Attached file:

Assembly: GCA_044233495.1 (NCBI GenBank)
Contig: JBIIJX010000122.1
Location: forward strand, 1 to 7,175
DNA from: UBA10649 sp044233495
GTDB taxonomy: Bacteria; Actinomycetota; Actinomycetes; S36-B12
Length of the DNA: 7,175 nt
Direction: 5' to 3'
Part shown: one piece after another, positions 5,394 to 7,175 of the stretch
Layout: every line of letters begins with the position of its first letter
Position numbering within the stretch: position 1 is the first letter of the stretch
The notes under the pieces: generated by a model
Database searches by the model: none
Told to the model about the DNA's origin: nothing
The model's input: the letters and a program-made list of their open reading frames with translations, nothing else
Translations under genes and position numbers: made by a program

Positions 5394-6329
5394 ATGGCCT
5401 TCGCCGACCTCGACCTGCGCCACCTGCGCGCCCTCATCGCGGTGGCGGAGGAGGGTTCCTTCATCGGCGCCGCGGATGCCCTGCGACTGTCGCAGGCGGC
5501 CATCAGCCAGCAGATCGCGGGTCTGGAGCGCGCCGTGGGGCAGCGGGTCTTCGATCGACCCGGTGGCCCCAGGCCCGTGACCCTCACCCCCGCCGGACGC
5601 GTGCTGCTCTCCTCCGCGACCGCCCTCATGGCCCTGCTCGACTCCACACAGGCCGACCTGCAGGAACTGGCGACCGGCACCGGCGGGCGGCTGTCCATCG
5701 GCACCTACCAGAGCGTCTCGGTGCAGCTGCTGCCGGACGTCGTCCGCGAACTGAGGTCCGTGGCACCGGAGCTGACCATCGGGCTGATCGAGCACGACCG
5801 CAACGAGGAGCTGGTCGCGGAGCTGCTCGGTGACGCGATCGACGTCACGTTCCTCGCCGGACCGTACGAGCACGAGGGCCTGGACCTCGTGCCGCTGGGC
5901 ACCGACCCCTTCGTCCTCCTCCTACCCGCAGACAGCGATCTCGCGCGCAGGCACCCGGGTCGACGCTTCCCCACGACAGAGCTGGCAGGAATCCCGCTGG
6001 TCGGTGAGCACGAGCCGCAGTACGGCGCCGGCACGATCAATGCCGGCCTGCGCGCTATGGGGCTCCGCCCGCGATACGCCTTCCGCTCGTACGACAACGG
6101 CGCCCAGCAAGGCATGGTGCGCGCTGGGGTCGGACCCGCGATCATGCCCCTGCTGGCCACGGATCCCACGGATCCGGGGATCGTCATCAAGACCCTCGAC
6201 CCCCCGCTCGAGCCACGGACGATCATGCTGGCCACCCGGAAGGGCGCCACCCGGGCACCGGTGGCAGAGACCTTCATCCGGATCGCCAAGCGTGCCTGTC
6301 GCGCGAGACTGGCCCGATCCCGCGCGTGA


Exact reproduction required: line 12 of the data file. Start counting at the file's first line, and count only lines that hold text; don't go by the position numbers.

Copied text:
Database searches by the model: none